December 14, 2006
UW to offer master’s degree in real estate
By JIM DELISLE
University of Washington
The University of Washington will launch a master’s degree in real estate (MSRE) in fall 2008 that will complement the existing specialization in real estate.
This will enable the UW to maintain its status among peer programs and enhance its reputation as it moves into a narrower field, joining the ranks of some 20 real estate degree programs in the United States. More noteworthy, the UW program will be one of a handful of interdisciplinary real estate programs with the potential to transform real estate education.
Increasing education demand
The demand for advanced graduate real estate education stems from several trends. First, the industry is becoming more complex, with capital markets and financial engineering playing an increasing role.
Second, the industry is more dynamic, subject to forces that are dramatically changing the nature, quality and location of real estate needs.
Third, the industry is becoming more global in terms of capital flows, commodity flows, and business activities, which are affecting the supply of and demand for real estate.
Finally, there is growing awareness of the challenges of managing growth while continuing to develop vibrant, affordable and high-quality-of-life environments that are economically competitive. These challenges are particularly acute in the Puget Sound region with its unique landform, rich natural resources and strong economy.
The end result is growing demand for real estate decision makers who can employ team-based problem solving to arrive at sustainable, market-based solutions.
Based on extensive research into existing academic programs and unmet industry needs, the UW’s Runstad Center for Real Estate Studies proposed a new two-year MSRE in 2005. The program contains a strong interdisciplinary dimension and has three major components: 24 core real estate credits, 24 advanced real estate credits and 24 credits from across campus.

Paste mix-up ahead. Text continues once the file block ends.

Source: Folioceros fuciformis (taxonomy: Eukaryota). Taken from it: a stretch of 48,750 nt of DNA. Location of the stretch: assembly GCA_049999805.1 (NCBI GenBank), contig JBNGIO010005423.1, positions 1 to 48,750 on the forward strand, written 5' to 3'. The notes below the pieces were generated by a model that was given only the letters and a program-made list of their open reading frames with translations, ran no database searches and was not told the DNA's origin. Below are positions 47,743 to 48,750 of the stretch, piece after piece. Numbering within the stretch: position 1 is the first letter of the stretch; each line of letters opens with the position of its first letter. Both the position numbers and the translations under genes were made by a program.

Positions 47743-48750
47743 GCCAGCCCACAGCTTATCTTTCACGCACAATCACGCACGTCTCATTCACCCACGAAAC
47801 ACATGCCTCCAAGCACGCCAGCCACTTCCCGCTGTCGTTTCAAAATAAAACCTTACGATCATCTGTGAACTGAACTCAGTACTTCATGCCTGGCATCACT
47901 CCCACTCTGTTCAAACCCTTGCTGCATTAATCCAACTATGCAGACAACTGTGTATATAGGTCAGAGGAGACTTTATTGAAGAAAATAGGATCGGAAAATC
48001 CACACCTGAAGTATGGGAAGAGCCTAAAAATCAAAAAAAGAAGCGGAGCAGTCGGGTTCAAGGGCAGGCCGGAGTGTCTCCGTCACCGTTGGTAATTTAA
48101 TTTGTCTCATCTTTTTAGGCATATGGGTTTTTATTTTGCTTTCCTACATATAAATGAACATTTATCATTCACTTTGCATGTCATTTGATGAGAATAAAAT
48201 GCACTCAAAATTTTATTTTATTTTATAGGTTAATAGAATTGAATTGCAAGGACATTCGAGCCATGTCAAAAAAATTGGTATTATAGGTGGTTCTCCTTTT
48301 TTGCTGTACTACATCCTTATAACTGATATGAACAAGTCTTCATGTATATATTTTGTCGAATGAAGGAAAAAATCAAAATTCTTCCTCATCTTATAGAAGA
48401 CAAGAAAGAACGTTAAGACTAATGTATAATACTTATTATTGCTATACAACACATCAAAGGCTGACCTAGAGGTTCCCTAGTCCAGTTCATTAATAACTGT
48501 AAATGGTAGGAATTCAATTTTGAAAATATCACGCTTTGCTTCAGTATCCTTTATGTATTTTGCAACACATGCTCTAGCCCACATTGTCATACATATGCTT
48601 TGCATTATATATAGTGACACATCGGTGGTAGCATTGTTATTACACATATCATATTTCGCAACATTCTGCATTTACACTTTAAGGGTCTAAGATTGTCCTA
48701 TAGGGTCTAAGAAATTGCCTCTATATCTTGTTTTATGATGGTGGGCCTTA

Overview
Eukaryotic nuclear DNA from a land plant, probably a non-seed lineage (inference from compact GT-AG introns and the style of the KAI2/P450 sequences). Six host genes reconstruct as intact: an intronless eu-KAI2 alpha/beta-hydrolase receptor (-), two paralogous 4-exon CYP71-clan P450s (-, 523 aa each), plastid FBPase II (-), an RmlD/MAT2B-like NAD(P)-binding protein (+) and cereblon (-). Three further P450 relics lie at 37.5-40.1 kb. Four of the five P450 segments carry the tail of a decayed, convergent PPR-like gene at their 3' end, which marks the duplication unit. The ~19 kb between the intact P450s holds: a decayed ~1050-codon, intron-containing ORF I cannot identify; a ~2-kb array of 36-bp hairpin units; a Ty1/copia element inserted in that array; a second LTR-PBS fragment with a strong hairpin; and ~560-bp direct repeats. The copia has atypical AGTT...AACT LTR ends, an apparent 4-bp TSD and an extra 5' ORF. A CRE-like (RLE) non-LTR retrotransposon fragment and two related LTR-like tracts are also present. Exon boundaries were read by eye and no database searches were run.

To achieve this level of interdisciplinary engagement, the program will coordinate its teaching, research and service activities to foster greater collaboration and cultivate open-minded thinking. By taking some courses from colleges across campus, students will be exposed to best practices in business, law, geography, public affairs, engineering, construction, architecture, forestry and other programs.
Philosophically, the program is interdisciplinary through its integrated, strategic and applied problem solving conducted through team-based decision making.
It’s also market-oriented through its focus on market structure and segmentation, behavioral economics and drivers, externalities and interventions, spatial/capital interventions, and global and local perspectives along with emerging trends.
The program is focused on value creation, investment and risk management. It covers the full spectrum, from planning through development and operation. It emphasizes research and analysis, ensuring students have the tools and perspectives necessary to excel in the complicated real estate arena.
Finally, the program seeks to balance economic viability and social responsibility, incorporating legal, political, social and ethical considerations to arrive at feasible, sustainable solutions.
The result will be an alumni base trained to take on industry challenges, assume leadership positions to help transform the industry, and help create a more efficient market for investors and tenants while enhancing the built environment.
The new program will be accepting applications in fall 2007. The target pool of students will represent a mixture of local, state, national and international candidates. Admission requirements will be based on a number of factors, including prior academic performance, backgrounds, professional experience, and GMAT/GRE scores.
In preparation for the program, faculty and staff are being recruited to create and sustain the program at a national level.
The Runstad Center is refining proposed interdisciplinary course offerings to ensure integration into the curriculum. It is getting strong support from Daniel Friedman (the new dean of the College of Architecture and Urban Planning), departmental colleagues, and an advisory committee representing colleges from across campus. Also, existing courses are being reviewed to ensure they continue to provide a solid foundation and serve the certificate and masters programs in real estate.
The Runstad Center advisory board is guiding a capital campaign for the master’s degree program, with a $5 million target. The campaign has resulted in creation of a Bob Filley Endowed Chair in Real Estate Studies and establishment of several scholarships to help recruit students.
The UW Graduate School and Higher Education Coordinating Board last summer approved the proposed program. On Sept. 21, the university’s board of regents unanimously approved it.
The Runstad Center advisory board is raising additional operating and endowment funding to help ensure the program’s on-going success.
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